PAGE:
Use of court-appointed expert not abuse of discretion, even when jury told of neutralityApril 16, 2009

In a recent decision, the Federal Circuit held it was not an abuse of discretion for a district court to retain an independent expert pursuant to Rule 706 to assist the jury in understanding the technology relating to a complicated electrical patent. The district court was frustrated with the technology, and observed "the notion that a jury is going to understand [the technical details], to me, is foolishness." The district court judge was concerned the jury would make a decision for reasons other than the scientific merits, and invoked Rule 706 to have a neutral expert testify at trial. The judge also informed the jury that the expert had been retained by neither party, but further stated they should give him no additional weight because of this. The jury held two claims infringed under the doctrine of equivalents, but all asserted claims invalid as obvious.

The Federal Circuit affirmed. The court held the appointment of an independent expert and the disclosure of his independence was not an abuse of discretion. This was based in part on the fact that the jury's findings did not exactly track the independent expert's testimony: the jury held more claims infringed and more claims obvious compared to the expert's testimony. While the court did state the disclosure of the expert's neutrality to the jury "trouble[d] this court to some extent," in the Ninth Circuit district courts have "wide latitude" to make such appointments.

On the merits, the court held substantial evidence supported the jury's implicit factual finding underlying its obviousness determination, namely all elements of the asserted claims were present in the prior art, based on the testimony of the defendant's expert and the neutral expert.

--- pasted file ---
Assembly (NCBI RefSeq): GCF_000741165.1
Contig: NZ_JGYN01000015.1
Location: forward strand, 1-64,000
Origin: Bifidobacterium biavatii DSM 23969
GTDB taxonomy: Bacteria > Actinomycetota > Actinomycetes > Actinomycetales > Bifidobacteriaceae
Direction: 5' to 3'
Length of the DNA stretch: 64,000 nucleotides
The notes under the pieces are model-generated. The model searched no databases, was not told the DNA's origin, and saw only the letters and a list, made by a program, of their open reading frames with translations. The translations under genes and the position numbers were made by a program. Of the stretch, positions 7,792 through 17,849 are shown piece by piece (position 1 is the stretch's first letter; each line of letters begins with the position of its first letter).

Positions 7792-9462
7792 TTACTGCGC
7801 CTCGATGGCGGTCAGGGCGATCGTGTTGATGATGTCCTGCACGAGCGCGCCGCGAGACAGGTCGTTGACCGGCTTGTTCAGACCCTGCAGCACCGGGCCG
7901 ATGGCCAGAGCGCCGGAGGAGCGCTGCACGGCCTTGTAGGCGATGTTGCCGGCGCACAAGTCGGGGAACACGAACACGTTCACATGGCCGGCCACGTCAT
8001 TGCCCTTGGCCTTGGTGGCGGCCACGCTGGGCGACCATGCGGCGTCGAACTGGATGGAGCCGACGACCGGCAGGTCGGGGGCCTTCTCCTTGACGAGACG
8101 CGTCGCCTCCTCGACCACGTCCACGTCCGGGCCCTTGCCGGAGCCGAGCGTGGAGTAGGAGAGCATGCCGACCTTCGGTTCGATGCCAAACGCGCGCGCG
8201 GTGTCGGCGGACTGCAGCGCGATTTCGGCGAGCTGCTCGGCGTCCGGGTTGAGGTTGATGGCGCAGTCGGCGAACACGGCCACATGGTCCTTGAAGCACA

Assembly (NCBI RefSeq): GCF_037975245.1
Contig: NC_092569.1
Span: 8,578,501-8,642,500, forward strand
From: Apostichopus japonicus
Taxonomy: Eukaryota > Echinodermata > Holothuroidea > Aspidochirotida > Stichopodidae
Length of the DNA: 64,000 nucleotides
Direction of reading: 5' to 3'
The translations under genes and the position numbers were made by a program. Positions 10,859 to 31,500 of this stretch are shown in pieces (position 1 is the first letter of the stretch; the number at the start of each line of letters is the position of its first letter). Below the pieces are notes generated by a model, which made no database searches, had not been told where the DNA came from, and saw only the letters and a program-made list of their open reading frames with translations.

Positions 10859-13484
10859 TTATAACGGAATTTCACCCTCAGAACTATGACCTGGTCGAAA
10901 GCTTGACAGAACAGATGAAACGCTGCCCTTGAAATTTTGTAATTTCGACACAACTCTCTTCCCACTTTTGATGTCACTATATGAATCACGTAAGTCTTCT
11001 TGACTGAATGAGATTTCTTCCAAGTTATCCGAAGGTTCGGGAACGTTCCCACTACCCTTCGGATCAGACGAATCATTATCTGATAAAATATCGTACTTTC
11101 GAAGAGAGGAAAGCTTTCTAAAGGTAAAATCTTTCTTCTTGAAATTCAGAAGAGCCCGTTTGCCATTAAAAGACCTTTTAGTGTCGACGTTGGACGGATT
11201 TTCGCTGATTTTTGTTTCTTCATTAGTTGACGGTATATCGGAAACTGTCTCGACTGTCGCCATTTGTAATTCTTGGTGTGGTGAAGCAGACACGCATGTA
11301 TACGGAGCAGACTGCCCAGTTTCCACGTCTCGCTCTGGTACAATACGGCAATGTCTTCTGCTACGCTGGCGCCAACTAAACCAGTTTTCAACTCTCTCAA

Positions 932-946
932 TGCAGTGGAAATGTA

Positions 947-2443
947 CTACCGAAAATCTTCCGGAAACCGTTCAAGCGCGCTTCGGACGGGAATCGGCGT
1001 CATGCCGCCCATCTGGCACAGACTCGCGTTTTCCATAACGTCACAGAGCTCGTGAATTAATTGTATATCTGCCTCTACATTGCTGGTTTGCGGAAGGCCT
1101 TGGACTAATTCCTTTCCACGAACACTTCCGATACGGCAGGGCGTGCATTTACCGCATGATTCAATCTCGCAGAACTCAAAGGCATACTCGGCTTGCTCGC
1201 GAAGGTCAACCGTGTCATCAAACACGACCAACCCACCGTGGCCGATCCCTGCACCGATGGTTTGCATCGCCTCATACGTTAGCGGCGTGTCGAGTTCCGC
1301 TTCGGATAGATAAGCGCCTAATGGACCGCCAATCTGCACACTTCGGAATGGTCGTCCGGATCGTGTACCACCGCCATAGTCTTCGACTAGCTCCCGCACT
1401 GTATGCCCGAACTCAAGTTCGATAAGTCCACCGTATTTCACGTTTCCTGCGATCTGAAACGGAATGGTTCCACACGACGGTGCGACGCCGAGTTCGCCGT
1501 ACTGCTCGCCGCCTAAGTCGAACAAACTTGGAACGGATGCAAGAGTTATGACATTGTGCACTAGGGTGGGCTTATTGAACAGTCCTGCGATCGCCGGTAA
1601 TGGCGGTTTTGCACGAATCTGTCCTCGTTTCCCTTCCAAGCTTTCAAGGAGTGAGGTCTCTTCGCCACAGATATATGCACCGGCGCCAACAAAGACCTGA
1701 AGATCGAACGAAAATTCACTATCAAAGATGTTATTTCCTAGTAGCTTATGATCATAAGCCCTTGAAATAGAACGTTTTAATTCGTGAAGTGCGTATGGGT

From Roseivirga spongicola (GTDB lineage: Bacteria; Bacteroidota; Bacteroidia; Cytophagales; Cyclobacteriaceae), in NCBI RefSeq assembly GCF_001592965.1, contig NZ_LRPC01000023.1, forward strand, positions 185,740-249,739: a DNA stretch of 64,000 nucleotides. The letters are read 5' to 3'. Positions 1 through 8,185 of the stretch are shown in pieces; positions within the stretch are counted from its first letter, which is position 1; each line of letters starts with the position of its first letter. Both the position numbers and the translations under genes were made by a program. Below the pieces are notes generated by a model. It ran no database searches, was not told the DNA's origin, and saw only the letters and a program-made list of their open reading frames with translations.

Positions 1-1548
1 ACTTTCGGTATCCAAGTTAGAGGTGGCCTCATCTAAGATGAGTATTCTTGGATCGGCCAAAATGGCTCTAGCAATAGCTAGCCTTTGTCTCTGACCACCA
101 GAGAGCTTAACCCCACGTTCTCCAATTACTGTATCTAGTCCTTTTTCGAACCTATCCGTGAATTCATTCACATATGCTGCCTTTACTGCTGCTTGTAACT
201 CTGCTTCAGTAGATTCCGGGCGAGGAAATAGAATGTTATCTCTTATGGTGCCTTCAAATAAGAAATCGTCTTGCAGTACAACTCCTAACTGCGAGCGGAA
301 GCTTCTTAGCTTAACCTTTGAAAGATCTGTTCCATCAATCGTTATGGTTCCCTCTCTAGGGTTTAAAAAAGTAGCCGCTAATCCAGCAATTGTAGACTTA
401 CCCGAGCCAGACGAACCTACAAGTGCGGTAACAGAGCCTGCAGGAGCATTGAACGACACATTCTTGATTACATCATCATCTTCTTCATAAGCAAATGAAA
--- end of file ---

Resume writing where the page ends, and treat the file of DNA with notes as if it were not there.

O2 Micro owns several patents relating to DC/AC converters. The one patent at issue on appeal relates to power inverter circuitry for laptop computers, and more particularly circuitry that controls the amount of power delivered from the battery to cold cathode fluorescent lamps used in backlit screens. O2 Micro sued Monolithic Power Systems (MPS) for infringement.

At a case management conference approximately two and a half years after the case was originally filed, the district court expressed doubt that a jury would be able to understand the technology involved in the patent. As stated by the district court:

On the technical issues here . . . I find this extremely difficult to understand. And the notion that a jury is going to understand it, to me, is foolishness. You can talk for months and the jury isn’t really going to understand this in the sense of being able to make a reasoned, rational decision about it. They will make a decision, we hope. Maybe they will hang because they’ll say that we can't possibly understand this, but in my experience, they make a decision. But what is it based on? . . . It is kind of trial by ordeal or by sort of a champion, like a jousting contest rather than on the actual scientific merits of who is right and who is wrong.